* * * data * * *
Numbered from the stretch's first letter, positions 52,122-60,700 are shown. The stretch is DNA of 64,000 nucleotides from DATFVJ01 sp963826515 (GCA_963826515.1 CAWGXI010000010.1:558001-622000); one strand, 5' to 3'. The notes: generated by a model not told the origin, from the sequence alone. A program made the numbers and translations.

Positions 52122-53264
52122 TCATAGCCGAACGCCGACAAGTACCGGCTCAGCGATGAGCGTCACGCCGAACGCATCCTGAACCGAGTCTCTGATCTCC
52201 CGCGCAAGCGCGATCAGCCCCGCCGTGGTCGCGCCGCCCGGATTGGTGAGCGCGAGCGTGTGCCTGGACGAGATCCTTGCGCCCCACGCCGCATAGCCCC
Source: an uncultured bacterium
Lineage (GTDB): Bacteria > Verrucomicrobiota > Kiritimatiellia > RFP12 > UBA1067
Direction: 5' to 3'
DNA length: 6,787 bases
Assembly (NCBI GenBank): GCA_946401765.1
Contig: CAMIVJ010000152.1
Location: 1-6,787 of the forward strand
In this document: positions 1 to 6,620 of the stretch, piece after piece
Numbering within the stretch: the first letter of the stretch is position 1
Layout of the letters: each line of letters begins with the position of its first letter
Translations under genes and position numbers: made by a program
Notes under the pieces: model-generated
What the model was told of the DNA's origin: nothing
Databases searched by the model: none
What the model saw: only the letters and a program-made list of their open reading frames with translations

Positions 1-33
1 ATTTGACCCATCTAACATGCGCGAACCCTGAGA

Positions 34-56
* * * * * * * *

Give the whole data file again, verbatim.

Numbered from the stretch's first letter, positions 52,122-60,700 are shown. The stretch is DNA of 64,000 nucleotides from DATFVJ01 sp963826515 (GCA_963826515.1 CAWGXI010000010.1:558001-622000); one strand, 5' to 3'. The notes: generated by a model not told the origin, from the sequence alone. A program made the numbers and translations.

Positions 52122-53264
52122 TCATAGCCGAACGCCGACAAGTACCGGCTCAGCGATGAGCGTCACGCCGAACGCATCCTGAACCGAGTCTCTGATCTCC
52201 CGCGCAAGCGCGATCAGCCCCGCCGTGGTCGCGCCGCCCGGATTGGTGAGCGCGAGCGTGTGCCTGGACGAGATCCTTGCGCCCCACGCCGCATAGCCCC
Source: an uncultured bacterium
Lineage (GTDB): Bacteria > Verrucomicrobiota > Kiritimatiellia > RFP12 > UBA1067
Direction: 5' to 3'
DNA length: 6,787 bases
Assembly (NCBI GenBank): GCA_946401765.1
Contig: CAMIVJ010000152.1
Location: 1-6,787 of the forward strand
In this document: positions 1 to 6,620 of the stretch, piece after piece
Numbering within the stretch: the first letter of the stretch is position 1
Layout of the letters: each line of letters begins with the position of its first letter
Translations under genes and position numbers: made by a program
Notes under the pieces: model-generated
What the model was told of the DNA's origin: nothing
Databases searched by the model: none
What the model saw: only the letters and a program-made list of their open reading frames with translations

Positions 1-33
1 ATTTGACCCATCTAACATGCGCGAACCCTGAGA

Positions 34-56